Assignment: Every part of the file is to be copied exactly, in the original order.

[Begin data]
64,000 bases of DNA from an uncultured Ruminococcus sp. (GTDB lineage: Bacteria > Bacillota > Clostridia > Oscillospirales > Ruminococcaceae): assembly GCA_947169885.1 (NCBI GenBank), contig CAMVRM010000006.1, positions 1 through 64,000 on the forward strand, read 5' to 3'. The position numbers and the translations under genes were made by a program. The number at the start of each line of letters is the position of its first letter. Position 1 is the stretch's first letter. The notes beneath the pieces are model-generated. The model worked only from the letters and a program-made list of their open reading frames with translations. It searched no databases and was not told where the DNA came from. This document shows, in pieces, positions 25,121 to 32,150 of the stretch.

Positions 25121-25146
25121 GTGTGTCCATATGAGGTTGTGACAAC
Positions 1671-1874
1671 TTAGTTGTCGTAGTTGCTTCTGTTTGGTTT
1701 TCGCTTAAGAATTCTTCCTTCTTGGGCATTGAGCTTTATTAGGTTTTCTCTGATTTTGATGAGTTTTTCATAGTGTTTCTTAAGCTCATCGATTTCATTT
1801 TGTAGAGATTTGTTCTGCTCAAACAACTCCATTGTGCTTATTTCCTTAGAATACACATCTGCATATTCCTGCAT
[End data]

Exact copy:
64,000 bases of DNA from an uncultured Ruminococcus sp. (GTDB lineage: Bacteria > Bacillota > Clostridia > Oscillospirales > Ruminococcaceae): assembly GCA_947169885.1 (NCBI GenBank), contig CAMVRM010000006.1, positions 1 through 64,000 on the forward strand, read 5' to 3'. The position numbers and the translations under genes were made by a program. The number at the start of each line of letters is the position of its first letter. Position 1 is the stretch's first letter. The notes beneath the pieces are model-generated. The model worked only from the letters and a program-made list of their open reading frames with translations. It searched no databases and was not told where the DNA came from. This document shows, in pieces, positions 25,121 to 32,150 of the stretch.

Positions 25121-25146
25121 GTGTGTCCATATGAGGTTGTGACAAC
Positions 1671-1874
1671 TTAGTTGTCGTAGTTGCTTCTGTTTGGTTT
1701 TCGCTTAAGAATTCTTCCTTCTTGGGCATTGAGCTTTATTAGGTTTTCTCTGATTTTGATGAGTTTTTCATAGTGTTTCTTAAGCTCATCGATTTCATTT
1801 TGTAGAGATTTGTTCTGCTCAAACAACTCCATTGTGCTTATTTCCTTAGAATACACATCTGCATATTCCTGCAT